Manchester City, the Premier League’s dominant team for much of the past decade, announced on Wednesday it had spent more on player salaries last season than any team in British soccer history, paying out more than $500 million as it claimed English and European championships.
Backed by the lavish spending of its owner, Sheikh Mansour bin Zayed al Nayhan, the brother of the ruler of the United Arab Emirates, last season City secured a third straight Premier League championship, the F.A. Cup and its first Champions League title — completing a so-called treble that only one English team had previously managed to do.
City’s success has been built on the tactical acumen of the team’s Spanish coach, Pep Guardiola, and an array of world-class players, but also on a seemingly limitless supply of cash. City now trails only Barcelona in how much it pays its players in salaries, but unlike that Spanish superteam City’s expenditure has not resulted in financial crisis. Instead, City also announced record revenues of 712.8 million pounds, or almost $900 million — another British record — for the year through June 2023.
The club’s annual statement also boasted a profit of 80 million pounds, double what it reported a year earlier. All of the figures highlighted a transformation in City’s economic circumstances, which for years had been defined by heavy losses created by a level of spending that few rivals could match.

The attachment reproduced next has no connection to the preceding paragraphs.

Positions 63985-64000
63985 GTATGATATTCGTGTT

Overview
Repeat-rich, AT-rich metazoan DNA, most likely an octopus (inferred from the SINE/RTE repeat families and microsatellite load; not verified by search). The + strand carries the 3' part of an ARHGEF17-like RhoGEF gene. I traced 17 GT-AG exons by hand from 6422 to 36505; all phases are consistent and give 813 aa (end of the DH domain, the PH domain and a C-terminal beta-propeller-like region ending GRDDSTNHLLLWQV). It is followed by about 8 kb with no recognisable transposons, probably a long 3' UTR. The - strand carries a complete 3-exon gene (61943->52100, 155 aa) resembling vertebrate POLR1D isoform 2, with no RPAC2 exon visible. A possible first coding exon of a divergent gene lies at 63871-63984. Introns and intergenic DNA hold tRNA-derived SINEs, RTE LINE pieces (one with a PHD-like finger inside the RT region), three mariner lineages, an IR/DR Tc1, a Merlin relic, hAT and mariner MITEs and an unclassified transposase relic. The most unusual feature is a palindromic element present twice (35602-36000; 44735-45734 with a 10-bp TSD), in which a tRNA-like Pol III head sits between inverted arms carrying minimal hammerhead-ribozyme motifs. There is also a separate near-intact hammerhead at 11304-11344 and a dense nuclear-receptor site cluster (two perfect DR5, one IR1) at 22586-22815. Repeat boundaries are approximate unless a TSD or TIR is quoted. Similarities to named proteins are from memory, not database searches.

City’s commercial success and its financial progress, however, have for years been shrouded in controversy. A yearslong Premier League investigation that this year produced more than 100 charges of rule breaking against the team — most linked to allegations of inflated sponsorship deals with companies in the United Arab Emirates and misreported salaries. City has challenged the Premier League’s charges, and its conclusions about the club’s finances.
An independent panel acting on behalf of the league has spent years hearing the case, which was opened in 2018 after a leak of internal club documents. In 2020, City successfully appealed a ban from the Champions League imposed after a separate investigation by European soccer’s governing body, winning on a technicality after its lawyers successfully argued the information that formed the core of the case was time barred.
Those legal troubles have not distracted the team on the field, where it has become one of the most reliable winning machines in English soccer history. City has secured four of the last five Premier League titles, and with 13 games of the current season played it currently sits in its customary place at the top of the table.
City’s chairman, Khaldoon al Mubarak, a top lieutenant of the Emirati royal family, said the team would not be slowing down any time soon. The club would be “doubling down on the proven philosophies and practices that have brought us this success,” he said in comments released by the club.
“We will continue to question all the industry norms,” he added.